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Island Gateway approved by city
Following city Planning Director Kathy Cook's approval of the Island Gateway project, businesses occupying the 5.28-acre plot on the northwest corner of Winslow Way and State Route-305 have until the end of August to relocate.
Most of the residents on the property knew of the project's status and consequences, but a few were caught off guard when notified their leases would run out at the end of next month.
Francisco Fuentez Jr. of Rosie's Detail Shop said he was approached in January and told that the property had been purchased, but he still had a year before he would have to find a new space.
"All of the sudden I started seeing these proposal papers on the property in June," he said.
Then after Cook approved the application last Friday, Fuentez said he received a notice to vacate the property by Aug. 31. An island resident since 1993, Fuentez doesn't know how he'll make up for the loss of his space.
"This is my income," he said. "This is my living."
Fuentez is now mulling a career change. He said he will attempt to work on the Washington State Ferry system.
The Chamber of Commerce represents one of the pillars of the current establishment on the acreage. Kevin Dwyer, executive director of the chamber, said he is excited about the new development on the corner. The chamber's lease also ends on Aug. 31, and Dwyer said it's possible that the chamber would relocate to an office space in the new development near the ferry terminal.
"This is a pretty good place for us to be because a lot of what we do relates to tourism," he said.
Next door to the chamber, the Seattle Children's Hospital Bargain Boutique is busy looking for a new location. The store has been on the island for more than 40 years, nearly 30 of which were spent at the current location, 572 Winslow Way. Store manager Cynthia VanBuskirk said the development will be great for the island. She added that the business will remain on the island.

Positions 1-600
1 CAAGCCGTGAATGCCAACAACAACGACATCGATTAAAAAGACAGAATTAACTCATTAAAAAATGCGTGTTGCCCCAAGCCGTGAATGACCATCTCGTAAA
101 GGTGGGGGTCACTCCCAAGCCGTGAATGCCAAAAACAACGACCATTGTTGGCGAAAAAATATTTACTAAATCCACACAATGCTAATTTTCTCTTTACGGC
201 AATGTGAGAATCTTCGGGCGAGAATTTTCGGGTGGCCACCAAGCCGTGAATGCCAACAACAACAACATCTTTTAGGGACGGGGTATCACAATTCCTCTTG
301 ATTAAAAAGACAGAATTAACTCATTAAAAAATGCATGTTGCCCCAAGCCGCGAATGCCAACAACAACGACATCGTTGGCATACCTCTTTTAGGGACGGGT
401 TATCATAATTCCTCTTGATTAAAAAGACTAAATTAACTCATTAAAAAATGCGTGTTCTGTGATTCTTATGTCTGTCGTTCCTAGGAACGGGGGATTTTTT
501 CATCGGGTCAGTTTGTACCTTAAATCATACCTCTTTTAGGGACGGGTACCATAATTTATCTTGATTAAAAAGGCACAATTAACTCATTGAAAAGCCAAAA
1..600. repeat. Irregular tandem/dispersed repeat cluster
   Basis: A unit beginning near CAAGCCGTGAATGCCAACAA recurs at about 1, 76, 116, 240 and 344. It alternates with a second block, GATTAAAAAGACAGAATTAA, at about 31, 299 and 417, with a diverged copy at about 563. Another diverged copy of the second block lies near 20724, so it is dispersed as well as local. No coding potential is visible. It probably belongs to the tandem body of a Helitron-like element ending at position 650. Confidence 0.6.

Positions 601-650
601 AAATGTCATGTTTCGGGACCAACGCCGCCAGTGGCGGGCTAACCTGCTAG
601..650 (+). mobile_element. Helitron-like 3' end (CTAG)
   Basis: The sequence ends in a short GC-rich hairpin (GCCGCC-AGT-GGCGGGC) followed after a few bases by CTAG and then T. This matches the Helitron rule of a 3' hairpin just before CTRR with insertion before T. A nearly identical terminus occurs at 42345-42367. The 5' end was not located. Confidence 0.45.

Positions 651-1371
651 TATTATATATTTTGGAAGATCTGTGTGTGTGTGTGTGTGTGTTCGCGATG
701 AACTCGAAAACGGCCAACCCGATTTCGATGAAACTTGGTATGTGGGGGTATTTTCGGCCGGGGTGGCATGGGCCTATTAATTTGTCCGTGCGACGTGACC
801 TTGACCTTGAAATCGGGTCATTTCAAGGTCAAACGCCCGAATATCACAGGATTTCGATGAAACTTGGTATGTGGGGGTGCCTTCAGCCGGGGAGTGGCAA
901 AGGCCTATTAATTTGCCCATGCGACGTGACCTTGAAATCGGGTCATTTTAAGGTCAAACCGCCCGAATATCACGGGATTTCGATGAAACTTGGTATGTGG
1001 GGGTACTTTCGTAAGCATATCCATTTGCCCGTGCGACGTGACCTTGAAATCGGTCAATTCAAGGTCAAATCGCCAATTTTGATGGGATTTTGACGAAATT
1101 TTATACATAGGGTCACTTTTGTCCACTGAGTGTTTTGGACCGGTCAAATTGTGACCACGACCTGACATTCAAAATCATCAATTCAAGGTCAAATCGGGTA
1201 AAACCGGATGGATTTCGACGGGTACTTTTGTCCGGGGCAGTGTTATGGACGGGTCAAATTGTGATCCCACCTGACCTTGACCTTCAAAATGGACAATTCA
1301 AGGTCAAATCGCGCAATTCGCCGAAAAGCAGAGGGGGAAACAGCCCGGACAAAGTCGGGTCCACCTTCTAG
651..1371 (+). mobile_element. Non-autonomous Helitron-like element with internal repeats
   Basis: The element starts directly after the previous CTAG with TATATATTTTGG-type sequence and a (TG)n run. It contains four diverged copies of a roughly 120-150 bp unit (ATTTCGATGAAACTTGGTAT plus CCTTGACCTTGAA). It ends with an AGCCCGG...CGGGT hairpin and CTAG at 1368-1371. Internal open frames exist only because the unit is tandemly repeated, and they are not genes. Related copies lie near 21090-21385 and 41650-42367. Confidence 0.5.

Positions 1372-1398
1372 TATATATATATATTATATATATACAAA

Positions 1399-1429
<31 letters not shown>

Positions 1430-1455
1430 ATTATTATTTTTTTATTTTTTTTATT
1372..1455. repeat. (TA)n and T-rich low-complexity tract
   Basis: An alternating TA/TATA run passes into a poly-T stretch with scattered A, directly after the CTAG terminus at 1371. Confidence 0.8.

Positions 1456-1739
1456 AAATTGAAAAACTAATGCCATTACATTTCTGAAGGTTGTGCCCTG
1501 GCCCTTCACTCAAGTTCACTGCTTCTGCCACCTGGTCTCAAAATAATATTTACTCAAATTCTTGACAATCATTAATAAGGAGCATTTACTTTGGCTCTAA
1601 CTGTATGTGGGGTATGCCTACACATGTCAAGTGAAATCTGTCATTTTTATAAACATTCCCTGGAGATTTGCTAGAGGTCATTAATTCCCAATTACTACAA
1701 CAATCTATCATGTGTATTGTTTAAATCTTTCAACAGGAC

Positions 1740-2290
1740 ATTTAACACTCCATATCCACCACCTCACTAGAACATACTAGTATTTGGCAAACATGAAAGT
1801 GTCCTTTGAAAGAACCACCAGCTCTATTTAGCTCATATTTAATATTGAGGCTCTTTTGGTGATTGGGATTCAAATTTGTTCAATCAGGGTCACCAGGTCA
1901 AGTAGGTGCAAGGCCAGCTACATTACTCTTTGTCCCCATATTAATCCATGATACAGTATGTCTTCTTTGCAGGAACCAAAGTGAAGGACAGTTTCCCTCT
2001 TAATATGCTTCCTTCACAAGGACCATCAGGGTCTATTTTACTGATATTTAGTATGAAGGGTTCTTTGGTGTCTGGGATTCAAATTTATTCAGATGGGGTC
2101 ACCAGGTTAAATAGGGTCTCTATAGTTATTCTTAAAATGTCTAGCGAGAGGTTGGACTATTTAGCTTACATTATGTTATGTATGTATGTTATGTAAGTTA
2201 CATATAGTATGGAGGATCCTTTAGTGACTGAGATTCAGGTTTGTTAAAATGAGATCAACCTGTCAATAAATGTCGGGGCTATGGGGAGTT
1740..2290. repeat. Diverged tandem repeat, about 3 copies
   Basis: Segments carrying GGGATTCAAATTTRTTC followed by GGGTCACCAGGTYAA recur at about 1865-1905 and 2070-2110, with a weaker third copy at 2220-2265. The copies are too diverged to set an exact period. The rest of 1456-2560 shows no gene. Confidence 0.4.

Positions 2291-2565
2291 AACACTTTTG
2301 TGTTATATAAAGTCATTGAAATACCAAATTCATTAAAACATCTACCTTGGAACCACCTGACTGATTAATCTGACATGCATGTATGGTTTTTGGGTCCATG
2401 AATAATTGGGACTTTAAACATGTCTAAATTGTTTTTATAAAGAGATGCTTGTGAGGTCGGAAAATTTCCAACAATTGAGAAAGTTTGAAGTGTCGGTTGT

During the planning process, the developers of Island Gateway said they would try to help displaced businesses.
Larry Skinner, sales manager for Island Gateway, has helped the businesses search for a new location. He has also assisted in negotiating leases.
The wheels started spinning for the implementation of the project when the Planning Commission unanimously approved the application less than two weeks ago. The application then went to Cook for further consideration.
"The Planning Commission added no additional conditions," Cook said. "I took that recommendation to heart and issued the approval."
Bill Carruthers, who worked on the development of the project, said site work should begin in mid to late August.
Carruthers feels a new sense of enthusiasm after seeing how quickly his project made it through the deliberation of the Planning Commission and the planning director.
"We are very pleased that we had unanimous approvals all the way, that the director signed the entitlement, and we're really impressed by the efficiency of the city planning and building department," he said.
Skinner said the portion of land north of the Bargain Boutique has been purchased, and the deal for the southern half, which features the chamber and Bank of America will be closed at the end of August.
The development would create a new space for the Kids Discovery Museum (KiDiMu) retail and restaurant space, an art museum and office space with underground parking.
The property features some environmentally sensitive areas, including wetlands and buffer zones along the ravine that flows through the parcel.
Speaking to the Planning Commission earlier in the month, Matthew Coates, an architect with the firm designing the project, Coates Design Architect, said all the buffer zones and vegetation will be unharmed by the project.
The project hit its primary hang up during the pre-application phase when initial sketches were criticized by the city's Design Review Board in April.
Though when it came time for the designs to be presented to the commission those issues had been smoothed out.
Throughout the process community members voiced concerns over the modern nature of the design, but at the commission meeting's public comment, no one spoke out against the design.
Supporters of the development have promoted the art museum as a place for Bainbridge artists to be immortalized.
John Baker, speaking on behalf of the proposed art museum at the Planning Commission meeting, said the project will begin a new era for island culture.
"This development is destined to become an island land mark and a great first impression for visitors," he said.